Thursday, 20 October 2011

Figure of the day (2)

In 2008 the 5% of the population with the highest health care expenses accounted for 47.5% of total health care spending.

On the other hand, the 50% of the population with the lowest expenses only accounted for 3.1% of total health care spending.

Source: Kaiser Family Foundation

Preventing NCD for US $1.20 per person per year

The WHO just published a report investigating low-cost interventions to prevent non communicable diseases and/or lessen the economic impact of NCDs. I find it interesting and encouraging that the recommendation span both individual intervention such as screening but also large-scale population-based interventions (e.g. action against tobacco use or campaigns for better nutrition).

Tuesday, 11 October 2011

Expert Comment - Part 2

On September 16 I blogged about an expert comment by Dr Sudeep Chand of Chatham House about the UN meeting on non-communicable diseases. In a follow-up he assesses the outcomes of the meeting.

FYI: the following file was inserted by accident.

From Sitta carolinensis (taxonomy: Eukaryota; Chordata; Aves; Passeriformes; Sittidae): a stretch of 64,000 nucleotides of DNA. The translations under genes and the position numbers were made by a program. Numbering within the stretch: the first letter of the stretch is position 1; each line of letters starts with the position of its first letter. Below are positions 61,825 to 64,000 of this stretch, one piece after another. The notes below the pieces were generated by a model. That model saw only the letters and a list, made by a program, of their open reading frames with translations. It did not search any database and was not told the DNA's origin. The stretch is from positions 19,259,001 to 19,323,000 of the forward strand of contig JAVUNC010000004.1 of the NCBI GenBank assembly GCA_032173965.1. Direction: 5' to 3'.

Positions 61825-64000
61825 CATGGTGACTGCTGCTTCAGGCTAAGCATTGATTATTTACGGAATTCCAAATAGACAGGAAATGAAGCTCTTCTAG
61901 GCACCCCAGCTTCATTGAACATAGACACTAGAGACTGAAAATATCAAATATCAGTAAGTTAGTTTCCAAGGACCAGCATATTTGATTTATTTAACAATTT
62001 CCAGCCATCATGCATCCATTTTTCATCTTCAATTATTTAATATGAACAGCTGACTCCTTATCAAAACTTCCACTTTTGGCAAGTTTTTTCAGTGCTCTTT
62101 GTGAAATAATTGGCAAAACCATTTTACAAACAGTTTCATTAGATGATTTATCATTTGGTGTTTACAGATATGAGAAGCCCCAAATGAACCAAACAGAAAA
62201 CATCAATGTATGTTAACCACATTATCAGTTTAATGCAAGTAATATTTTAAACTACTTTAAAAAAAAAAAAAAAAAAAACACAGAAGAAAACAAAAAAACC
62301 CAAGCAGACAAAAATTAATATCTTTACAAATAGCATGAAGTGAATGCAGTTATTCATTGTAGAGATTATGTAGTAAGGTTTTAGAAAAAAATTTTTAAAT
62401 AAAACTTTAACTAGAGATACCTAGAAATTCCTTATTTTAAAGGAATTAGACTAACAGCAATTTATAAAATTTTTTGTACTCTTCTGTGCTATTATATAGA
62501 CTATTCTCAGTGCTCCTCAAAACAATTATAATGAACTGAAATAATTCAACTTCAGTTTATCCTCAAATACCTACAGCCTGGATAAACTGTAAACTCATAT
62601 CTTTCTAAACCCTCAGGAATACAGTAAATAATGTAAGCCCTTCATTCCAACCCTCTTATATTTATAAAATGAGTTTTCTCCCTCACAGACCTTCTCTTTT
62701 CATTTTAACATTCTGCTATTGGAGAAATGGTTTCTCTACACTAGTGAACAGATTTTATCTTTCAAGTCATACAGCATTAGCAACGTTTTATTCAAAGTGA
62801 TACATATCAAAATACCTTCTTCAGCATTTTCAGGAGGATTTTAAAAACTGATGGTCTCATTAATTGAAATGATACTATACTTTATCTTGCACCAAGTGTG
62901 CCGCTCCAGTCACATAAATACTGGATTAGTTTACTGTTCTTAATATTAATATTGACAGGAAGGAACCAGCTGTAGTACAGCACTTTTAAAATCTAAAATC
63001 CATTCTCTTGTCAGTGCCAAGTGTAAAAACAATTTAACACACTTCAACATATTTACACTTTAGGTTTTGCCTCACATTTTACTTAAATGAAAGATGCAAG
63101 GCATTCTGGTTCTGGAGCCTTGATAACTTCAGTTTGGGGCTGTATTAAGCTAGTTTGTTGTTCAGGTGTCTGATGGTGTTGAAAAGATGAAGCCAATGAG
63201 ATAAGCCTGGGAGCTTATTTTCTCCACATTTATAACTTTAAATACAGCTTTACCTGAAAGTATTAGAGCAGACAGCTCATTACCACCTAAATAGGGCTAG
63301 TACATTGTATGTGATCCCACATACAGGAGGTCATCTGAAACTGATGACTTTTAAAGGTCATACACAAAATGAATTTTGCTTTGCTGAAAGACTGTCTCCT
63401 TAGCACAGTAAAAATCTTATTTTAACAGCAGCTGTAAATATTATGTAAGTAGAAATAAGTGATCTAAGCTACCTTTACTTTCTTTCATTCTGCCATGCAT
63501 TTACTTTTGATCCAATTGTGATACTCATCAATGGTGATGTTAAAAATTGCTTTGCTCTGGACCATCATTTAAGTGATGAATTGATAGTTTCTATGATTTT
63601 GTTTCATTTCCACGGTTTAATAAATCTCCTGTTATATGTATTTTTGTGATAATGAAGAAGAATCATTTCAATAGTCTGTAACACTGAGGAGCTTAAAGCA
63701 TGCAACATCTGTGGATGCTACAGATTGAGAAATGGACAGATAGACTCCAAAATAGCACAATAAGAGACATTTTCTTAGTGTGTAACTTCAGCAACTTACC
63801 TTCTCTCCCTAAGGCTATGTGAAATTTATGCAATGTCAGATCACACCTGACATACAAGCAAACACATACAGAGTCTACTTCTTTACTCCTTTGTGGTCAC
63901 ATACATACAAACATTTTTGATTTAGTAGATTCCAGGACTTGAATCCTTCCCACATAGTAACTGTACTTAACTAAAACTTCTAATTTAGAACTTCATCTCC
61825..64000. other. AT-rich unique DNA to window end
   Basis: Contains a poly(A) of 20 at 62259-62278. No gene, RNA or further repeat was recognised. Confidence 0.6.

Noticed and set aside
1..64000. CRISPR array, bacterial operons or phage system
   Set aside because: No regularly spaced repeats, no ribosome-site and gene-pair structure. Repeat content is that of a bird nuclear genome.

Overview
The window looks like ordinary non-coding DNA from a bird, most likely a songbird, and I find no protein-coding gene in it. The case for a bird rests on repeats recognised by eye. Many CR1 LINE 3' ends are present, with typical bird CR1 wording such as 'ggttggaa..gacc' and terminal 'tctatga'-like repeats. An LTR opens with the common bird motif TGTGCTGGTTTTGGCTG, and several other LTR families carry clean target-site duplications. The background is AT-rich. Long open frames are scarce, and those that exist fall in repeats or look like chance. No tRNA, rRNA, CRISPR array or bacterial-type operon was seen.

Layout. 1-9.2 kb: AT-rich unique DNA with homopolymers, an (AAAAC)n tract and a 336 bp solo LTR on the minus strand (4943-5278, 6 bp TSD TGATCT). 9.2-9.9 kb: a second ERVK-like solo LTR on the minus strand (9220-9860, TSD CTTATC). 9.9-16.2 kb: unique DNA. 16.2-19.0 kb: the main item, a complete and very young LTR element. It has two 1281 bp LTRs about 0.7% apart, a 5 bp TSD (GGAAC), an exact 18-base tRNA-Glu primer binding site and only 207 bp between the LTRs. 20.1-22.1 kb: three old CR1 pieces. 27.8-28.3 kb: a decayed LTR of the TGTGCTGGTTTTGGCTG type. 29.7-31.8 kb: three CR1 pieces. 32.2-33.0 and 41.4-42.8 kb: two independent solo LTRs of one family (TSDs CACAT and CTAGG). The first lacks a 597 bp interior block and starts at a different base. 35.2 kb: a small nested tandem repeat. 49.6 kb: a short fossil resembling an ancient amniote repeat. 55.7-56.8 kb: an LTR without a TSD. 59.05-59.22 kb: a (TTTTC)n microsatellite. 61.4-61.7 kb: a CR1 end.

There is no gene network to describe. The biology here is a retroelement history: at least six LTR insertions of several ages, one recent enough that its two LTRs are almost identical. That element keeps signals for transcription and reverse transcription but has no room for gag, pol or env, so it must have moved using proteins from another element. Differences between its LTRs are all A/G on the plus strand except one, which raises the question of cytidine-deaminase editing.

Unfortunately, it seems a chance was missed to address the global challenge of health in a global, coordinated way: "There is little in the declaration that is specific on international cooperation or coordination. [...] Health system development, the regulation of industry, and key interventions across sectors such as education, environment, agriculture, and transport remain areas for intervention at the national level."

Sunday, 9 October 2011

Competition in health care

Interesting article in the Guardian about what competition means in health care:

"Competition is the supreme example of waste in health services. Private health and health insurance systems generate enormous transaction costs."

Wednesday, 5 October 2011

The human side

I just found this blog entry about how google's automatic archiving of chats unintentionally created a history of the relationship between a women and her terminally ill boyfriend - a powerful reminder what health services are ultimately about: people.


I am done - last Friday I handed in my PhD thesis. As you can see from the wordle, it focused on design, services, processes and knowledge :)
I will stay in Cambridge for a bit longer to write publications (to tell the world what I found out about design, services, processes and knowledge) and hopefully implement some of my findings in the Cambridge and Peterborough Foundation Trust.